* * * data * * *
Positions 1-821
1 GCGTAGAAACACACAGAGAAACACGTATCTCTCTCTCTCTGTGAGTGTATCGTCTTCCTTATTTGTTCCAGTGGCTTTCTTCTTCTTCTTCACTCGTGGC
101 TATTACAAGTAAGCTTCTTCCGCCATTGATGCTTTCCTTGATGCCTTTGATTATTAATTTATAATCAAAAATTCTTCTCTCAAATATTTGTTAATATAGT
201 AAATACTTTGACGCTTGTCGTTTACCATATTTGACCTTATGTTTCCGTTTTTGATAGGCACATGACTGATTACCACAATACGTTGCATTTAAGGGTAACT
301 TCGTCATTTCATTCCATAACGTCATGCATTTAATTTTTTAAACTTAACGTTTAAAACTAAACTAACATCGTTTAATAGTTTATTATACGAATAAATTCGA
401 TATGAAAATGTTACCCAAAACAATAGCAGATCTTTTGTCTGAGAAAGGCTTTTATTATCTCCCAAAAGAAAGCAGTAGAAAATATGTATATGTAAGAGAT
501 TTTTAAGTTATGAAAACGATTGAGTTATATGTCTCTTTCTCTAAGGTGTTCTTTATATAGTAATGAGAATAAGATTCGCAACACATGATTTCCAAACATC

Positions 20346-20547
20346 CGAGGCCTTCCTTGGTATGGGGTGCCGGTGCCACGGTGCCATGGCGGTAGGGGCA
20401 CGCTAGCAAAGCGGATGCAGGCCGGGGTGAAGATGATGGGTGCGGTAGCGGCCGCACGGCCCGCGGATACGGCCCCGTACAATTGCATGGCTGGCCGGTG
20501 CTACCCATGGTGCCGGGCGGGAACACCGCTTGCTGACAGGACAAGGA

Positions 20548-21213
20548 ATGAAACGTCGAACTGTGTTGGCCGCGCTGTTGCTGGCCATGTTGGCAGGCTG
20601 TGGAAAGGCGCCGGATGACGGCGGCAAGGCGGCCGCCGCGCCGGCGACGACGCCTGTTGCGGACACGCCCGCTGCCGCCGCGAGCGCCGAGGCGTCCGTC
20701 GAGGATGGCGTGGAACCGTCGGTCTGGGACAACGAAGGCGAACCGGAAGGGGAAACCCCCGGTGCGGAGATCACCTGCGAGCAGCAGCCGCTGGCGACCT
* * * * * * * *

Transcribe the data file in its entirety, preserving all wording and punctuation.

Positions 1-821
1 GCGTAGAAACACACAGAGAAACACGTATCTCTCTCTCTCTGTGAGTGTATCGTCTTCCTTATTTGTTCCAGTGGCTTTCTTCTTCTTCTTCACTCGTGGC
101 TATTACAAGTAAGCTTCTTCCGCCATTGATGCTTTCCTTGATGCCTTTGATTATTAATTTATAATCAAAAATTCTTCTCTCAAATATTTGTTAATATAGT
201 AAATACTTTGACGCTTGTCGTTTACCATATTTGACCTTATGTTTCCGTTTTTGATAGGCACATGACTGATTACCACAATACGTTGCATTTAAGGGTAACT
301 TCGTCATTTCATTCCATAACGTCATGCATTTAATTTTTTAAACTTAACGTTTAAAACTAAACTAACATCGTTTAATAGTTTATTATACGAATAAATTCGA
401 TATGAAAATGTTACCCAAAACAATAGCAGATCTTTTGTCTGAGAAAGGCTTTTATTATCTCCCAAAAGAAAGCAGTAGAAAATATGTATATGTAAGAGAT
501 TTTTAAGTTATGAAAACGATTGAGTTATATGTCTCTTTCTCTAAGGTGTTCTTTATATAGTAATGAGAATAAGATTCGCAACACATGATTTCCAAACATC

Positions 20346-20547
20346 CGAGGCCTTCCTTGGTATGGGGTGCCGGTGCCACGGTGCCATGGCGGTAGGGGCA
20401 CGCTAGCAAAGCGGATGCAGGCCGGGGTGAAGATGATGGGTGCGGTAGCGGCCGCACGGCCCGCGGATACGGCCCCGTACAATTGCATGGCTGGCCGGTG
20501 CTACCCATGGTGCCGGGCGGGAACACCGCTTGCTGACAGGACAAGGA

Positions 20548-21213
20548 ATGAAACGTCGAACTGTGTTGGCCGCGCTGTTGCTGGCCATGTTGGCAGGCTG
20601 TGGAAAGGCGCCGGATGACGGCGGCAAGGCGGCCGCCGCGCCGGCGACGACGCCTGTTGCGGACACGCCCGCTGCCGCCGCGAGCGCCGAGGCGTCCGTC
20701 GAGGATGGCGTGGAACCGTCGGTCTGGGACAACGAAGGCGAACCGGAAGGGGAAACCCCCGGTGCGGAGATCACCTGCGAGCAGCAGCCGCTGGCGACCT